European Theater By Cameran Rush

By Cameran
  • Battle of the Atlantic

    Sept. 1, 1939- May 8, 1945
    Germany and Italian Navies VS Allied Powers
    German warships made a number of trips into shipping lanes, aiming to destroy Allied convoys.
    The ‘Wolf pack’ tactic began with spread out German U-boats searching for Allied convoys. When one U-boat spotted a target, a radio message sent its location to other U-boats, who converged for the kill.
  • Battle of Britain

    June 18, 1940- Sept. 7, 1940
    German Luftwaffes and Britain RAF
    On June 17, 1940, the French signed an armistice and quit World War II. Britain was now alone against the power of Germany. Germany planned an air raid to destroy Britain, but Britain possessed an effective air defense system.
    There was an average loss of 21 percent of the RAF’s fighter pilots and 16 percent of the Luftwaffe’s fighter pilots each month during July, August, and September.
  • Battle of Stalingrad

    July 17, 1942- Feb. 2 1943
    U.S.S.R. and German
    The Battle of Stalingrad was one of the bloodiest battles in history, with combined casualties of nearly 2 million.
    The Russians hailed it a “contemporary Cannae,” and the Germans condemned it as Rattenkrieg (Rat War). Considered a turning point in the war on the Eastern Front and one of the most crucial engagements WW2.
    The Soviet victory at Stalingrad was a great humiliation due to Hitler's elevation of the battle's importance.
  • Battle of El Alamein, Egypt

    October 23– November 4, 1942
    British, Australian, and French VS German and Italian troops
    General Bernard Montgomery brought in new divisions and generals and lifted the army's morale with his bold fighting talk. Montgomery planned his attack in two phases. The bombardment started on the night of October 23, and by November 4 the German's had to retreat.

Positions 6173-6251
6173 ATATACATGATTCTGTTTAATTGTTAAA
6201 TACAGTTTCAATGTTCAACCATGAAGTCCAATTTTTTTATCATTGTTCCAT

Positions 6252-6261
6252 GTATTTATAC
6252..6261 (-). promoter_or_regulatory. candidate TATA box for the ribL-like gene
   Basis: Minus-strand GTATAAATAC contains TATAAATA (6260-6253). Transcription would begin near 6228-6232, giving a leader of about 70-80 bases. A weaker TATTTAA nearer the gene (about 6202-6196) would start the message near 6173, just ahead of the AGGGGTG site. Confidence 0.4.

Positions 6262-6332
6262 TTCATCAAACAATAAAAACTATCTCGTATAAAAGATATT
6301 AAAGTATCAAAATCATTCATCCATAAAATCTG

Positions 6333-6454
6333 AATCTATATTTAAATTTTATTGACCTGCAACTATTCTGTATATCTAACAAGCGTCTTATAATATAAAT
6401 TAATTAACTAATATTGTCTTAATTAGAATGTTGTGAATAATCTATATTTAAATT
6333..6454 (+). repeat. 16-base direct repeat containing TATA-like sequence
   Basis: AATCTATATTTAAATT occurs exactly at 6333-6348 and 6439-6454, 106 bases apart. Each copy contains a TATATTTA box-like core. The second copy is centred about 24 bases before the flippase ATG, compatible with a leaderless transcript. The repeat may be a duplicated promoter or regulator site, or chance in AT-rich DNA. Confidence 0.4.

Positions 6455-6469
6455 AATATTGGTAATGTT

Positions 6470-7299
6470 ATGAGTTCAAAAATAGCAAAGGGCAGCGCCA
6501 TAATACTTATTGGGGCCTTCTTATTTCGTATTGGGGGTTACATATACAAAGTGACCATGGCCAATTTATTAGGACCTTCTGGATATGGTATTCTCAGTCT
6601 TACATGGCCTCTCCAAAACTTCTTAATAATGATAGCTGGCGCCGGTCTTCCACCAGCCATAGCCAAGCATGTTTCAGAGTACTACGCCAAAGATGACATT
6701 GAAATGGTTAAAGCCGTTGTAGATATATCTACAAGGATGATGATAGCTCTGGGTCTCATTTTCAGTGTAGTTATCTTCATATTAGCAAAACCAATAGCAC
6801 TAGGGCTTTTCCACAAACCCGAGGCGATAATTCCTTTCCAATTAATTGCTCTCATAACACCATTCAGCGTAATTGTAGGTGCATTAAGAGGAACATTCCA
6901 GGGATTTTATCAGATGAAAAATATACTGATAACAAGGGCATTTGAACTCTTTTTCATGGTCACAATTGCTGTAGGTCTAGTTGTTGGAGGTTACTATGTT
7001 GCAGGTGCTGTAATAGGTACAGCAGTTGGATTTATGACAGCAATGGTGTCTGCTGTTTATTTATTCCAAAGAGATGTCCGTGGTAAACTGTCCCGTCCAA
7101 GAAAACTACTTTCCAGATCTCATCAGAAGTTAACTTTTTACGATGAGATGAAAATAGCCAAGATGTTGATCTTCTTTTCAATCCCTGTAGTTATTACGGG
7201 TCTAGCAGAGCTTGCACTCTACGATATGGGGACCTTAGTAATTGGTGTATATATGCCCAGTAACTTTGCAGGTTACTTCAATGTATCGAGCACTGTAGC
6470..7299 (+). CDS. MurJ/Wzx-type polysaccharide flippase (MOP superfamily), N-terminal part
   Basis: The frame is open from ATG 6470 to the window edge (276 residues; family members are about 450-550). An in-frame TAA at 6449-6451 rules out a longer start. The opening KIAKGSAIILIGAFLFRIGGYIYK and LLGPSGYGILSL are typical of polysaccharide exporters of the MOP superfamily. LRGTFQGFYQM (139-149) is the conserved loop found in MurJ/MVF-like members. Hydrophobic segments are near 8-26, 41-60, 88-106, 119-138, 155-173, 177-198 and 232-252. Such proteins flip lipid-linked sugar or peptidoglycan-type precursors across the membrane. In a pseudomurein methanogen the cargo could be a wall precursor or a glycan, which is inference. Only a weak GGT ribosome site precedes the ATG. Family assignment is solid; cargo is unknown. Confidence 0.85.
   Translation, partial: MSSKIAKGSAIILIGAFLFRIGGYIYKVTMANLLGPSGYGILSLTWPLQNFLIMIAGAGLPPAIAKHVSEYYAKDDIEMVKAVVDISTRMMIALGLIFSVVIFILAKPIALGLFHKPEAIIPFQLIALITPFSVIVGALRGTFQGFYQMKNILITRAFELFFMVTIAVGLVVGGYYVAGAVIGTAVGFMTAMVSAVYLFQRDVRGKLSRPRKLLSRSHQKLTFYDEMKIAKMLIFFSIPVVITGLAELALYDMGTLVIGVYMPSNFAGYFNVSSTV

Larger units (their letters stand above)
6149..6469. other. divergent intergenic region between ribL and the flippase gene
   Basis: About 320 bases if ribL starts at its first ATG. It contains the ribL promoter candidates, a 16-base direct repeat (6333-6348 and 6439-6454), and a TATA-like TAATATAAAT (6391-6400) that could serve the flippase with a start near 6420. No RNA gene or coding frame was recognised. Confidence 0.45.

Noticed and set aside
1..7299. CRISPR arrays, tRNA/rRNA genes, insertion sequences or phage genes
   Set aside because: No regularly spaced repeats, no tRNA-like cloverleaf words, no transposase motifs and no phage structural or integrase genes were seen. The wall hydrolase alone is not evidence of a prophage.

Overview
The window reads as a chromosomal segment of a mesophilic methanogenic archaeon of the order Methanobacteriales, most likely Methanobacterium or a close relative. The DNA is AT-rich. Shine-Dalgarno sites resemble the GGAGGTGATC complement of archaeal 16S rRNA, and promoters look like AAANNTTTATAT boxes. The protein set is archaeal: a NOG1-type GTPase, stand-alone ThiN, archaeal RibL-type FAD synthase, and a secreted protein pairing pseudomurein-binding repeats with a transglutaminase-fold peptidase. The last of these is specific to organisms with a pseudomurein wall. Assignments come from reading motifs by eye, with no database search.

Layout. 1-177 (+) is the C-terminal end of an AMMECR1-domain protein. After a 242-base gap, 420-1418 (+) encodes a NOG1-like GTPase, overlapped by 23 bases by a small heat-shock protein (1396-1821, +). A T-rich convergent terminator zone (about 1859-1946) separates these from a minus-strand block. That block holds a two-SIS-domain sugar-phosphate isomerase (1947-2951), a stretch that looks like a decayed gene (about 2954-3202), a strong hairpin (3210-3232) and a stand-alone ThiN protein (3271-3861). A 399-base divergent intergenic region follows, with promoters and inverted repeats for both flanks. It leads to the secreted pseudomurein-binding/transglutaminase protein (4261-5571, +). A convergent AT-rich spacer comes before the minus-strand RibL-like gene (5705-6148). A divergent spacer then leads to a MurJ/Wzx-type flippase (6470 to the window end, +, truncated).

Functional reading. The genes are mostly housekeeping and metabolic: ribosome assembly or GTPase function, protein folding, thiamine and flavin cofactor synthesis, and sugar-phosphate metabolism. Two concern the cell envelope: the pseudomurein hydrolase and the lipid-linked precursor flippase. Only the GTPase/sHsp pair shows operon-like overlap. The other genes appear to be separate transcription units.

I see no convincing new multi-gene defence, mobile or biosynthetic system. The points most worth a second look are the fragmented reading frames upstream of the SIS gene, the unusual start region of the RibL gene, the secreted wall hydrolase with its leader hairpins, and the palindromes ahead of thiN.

• Operation Torch

    November 8-16, 1942
    American and British VS German troops
    Operation Torch was the name given to the Allied invasion of North Africa in November of 1942. Operation Torch was the first time the British and Americans had jointly worked on an invasion plan together. The landings started before daybreak on November 8th. There was no preliminary air or naval bombardment, Operation Torch saw the first large scale American airborne drop when the US 509th Parachute Regiment captured two airfields.
  • Invasion of Sicily

    July 9- August 17, 1943
    Allies VS Axis powers
    The invasion was assisted by some subterfuge; Allies provided false evidence of their own plans to divert Germany's attention. The invasion of Sicily, code-named Operation Husky, began before dawn on July 10, 1943. Allied troops encountered light resistance to their combined operations. Hitler had been so deceived by “Mincemeat” that he had left only two German divisions in Sicily to battle Allied soldiers. After Mussolinis arrest, troops withdrew.
  • Operation Overlord

    June 6- August 30, 1944
    Western Allies VS German forces
    Operation Overlord was the code-name given to the Allied invasion of France scheduled for June 1944. The Allied high command decided on a landing in Normandy. The risks were much higher but the beaches were suitable for a mass landing of people and equipment. Overlord had built into it the movement of a total of 3 million men in 47 divisions, moved by 6000 ships with aerial cover provided by 5000 fighter planes.
  • Battle of the Bulge

    December 16, 1944- January 25 1945
    Allied forces VS German troops
    Hitler attempted to split the Allied armies in northwest Europe by using a surprise blitzkrieg attack through the Ardennes to Antwerp. As the Germans drove into the Ardennes in an attempt to secure vital bridges, the Allied line took on the appearance of a large bulge, hence the battle’s name. The manuevering of Third Army to Bastogne proved vital to the Allied defense, neutralizing the German counteroffensive despite heavy deaths
  • Hitler's Suicide

    April 30, 1945
    Adolf Hitler
    Warned by officers that the Russians were only a day or so from overtaking the chancellery and urged to escape to Berchtesgarden, the dictator instead chose suicide. It is believed that both he and his wife swallowed cyanide capsules. For good measure, he shot himself with his service pistol.
  • V-E Day

    May 8, 1945
    Great Britain and the United States celebrate Victory in Europe Day. May 8 spelled the day when German troops throughout Europe finally laid down their arms. The main concern of many German soldiers was to elude the grasp of Soviet forces, to keep from being taken prisoner.